Among non-Jews in Poland, a curious revival — of Hebrew
“Tell me,” asked one of my Polish friends, “isn’t it terribly complicated to write from right to left?”
For those who aren’t native to Israel, the Hebrew language can be daunting. From the writing from right to left to the difficult gutteral letters, Hebrew can be off-putting to many, but exotic and intriguing to others.
Strangely enough, one of the countries experiencing a surge in Hebrew studies is Poland. The residents of the Eastern European country, where prior to World War II a Jewish community of 3.5 million members lived, are discovering the magic of Hebrew. The demand for courses and private lessons is constantly growing.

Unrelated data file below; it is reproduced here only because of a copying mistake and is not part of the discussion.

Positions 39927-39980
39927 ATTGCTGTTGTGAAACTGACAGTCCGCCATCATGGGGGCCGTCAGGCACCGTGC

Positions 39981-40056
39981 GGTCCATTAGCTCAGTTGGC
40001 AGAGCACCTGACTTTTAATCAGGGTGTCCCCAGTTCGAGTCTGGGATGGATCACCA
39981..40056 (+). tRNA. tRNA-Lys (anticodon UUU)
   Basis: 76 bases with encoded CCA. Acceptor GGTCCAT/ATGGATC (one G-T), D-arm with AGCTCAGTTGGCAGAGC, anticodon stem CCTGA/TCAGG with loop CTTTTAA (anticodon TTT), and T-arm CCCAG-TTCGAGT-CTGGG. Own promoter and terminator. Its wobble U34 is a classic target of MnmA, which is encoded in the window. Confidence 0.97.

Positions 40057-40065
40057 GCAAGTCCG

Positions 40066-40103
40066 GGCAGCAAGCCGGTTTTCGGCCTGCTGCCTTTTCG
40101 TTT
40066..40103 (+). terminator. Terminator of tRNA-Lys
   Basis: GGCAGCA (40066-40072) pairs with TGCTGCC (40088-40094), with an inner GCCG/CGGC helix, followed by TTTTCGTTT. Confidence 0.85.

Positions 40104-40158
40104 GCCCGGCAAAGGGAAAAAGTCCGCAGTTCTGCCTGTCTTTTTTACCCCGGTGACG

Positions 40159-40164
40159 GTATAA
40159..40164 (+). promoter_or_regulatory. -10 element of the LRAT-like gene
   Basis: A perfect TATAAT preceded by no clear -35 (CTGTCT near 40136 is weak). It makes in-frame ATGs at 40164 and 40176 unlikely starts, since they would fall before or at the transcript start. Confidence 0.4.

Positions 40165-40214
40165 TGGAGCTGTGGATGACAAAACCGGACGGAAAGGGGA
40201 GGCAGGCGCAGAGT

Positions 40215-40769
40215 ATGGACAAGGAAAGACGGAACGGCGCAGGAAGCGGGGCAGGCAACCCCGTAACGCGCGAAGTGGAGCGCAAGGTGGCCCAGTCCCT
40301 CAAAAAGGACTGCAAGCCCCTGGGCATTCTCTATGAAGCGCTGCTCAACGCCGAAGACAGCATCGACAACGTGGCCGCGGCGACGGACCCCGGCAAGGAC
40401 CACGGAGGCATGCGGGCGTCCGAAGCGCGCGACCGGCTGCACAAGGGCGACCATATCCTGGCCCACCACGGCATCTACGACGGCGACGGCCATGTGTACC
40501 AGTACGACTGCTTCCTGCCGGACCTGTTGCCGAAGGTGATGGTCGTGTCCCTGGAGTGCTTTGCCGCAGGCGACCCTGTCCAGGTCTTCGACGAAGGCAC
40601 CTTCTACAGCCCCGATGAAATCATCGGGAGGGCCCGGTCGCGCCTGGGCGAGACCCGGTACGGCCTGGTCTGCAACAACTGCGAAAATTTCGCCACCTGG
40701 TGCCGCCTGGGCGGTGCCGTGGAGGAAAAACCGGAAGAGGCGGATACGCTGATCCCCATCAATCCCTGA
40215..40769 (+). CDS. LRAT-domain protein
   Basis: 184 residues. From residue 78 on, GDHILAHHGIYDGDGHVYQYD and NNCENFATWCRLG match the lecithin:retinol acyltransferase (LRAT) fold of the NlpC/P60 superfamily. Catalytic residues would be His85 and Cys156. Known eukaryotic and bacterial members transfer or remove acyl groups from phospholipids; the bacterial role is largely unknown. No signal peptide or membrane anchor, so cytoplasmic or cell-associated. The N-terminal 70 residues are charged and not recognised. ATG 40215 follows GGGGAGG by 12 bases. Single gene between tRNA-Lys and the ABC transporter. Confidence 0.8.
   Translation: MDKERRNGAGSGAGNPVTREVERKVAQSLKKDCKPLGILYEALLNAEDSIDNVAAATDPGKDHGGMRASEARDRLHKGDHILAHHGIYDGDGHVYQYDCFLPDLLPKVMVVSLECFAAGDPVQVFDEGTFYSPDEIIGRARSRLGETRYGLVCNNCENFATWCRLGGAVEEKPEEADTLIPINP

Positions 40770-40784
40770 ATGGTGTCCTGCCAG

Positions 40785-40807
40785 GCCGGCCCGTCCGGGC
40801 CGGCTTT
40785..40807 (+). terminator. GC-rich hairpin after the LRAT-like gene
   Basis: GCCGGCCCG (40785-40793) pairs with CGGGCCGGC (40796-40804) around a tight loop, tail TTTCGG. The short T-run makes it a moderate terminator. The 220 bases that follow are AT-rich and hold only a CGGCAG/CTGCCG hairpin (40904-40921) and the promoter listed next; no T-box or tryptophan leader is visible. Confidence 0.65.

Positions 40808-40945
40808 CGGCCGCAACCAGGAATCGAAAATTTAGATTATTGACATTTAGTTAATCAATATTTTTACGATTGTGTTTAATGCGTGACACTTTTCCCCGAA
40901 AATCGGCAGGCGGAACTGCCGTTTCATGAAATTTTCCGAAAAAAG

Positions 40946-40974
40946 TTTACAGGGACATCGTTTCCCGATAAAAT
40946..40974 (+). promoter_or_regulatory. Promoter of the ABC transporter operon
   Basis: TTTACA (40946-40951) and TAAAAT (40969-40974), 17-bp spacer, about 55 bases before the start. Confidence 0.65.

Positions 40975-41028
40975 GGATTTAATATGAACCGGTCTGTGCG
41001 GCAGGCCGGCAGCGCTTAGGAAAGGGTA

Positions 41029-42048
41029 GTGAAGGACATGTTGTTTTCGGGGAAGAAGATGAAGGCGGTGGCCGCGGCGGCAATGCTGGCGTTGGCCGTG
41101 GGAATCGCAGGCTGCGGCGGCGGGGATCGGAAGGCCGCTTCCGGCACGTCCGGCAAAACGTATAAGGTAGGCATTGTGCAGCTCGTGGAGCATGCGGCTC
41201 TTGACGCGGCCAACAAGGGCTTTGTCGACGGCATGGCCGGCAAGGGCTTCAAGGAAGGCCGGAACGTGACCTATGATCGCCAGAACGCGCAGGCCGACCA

But what would bring Poles, mostly Catholics with no Jewish roots, to want to learn Hebrew?
Conversations with some Hebrew students and teachers in Poland reveal many different reasons: Social or business connections with Israelis, curiosity about Poland’s Jewish history, love or Israeli spouses.
Anna Zaluska, 25, divides her time between several institutes. She teaches modern Hebrew in two schools and biblical Hebrew in the Babylon Foundation for Preserving Languages and Cultures in Warsaw.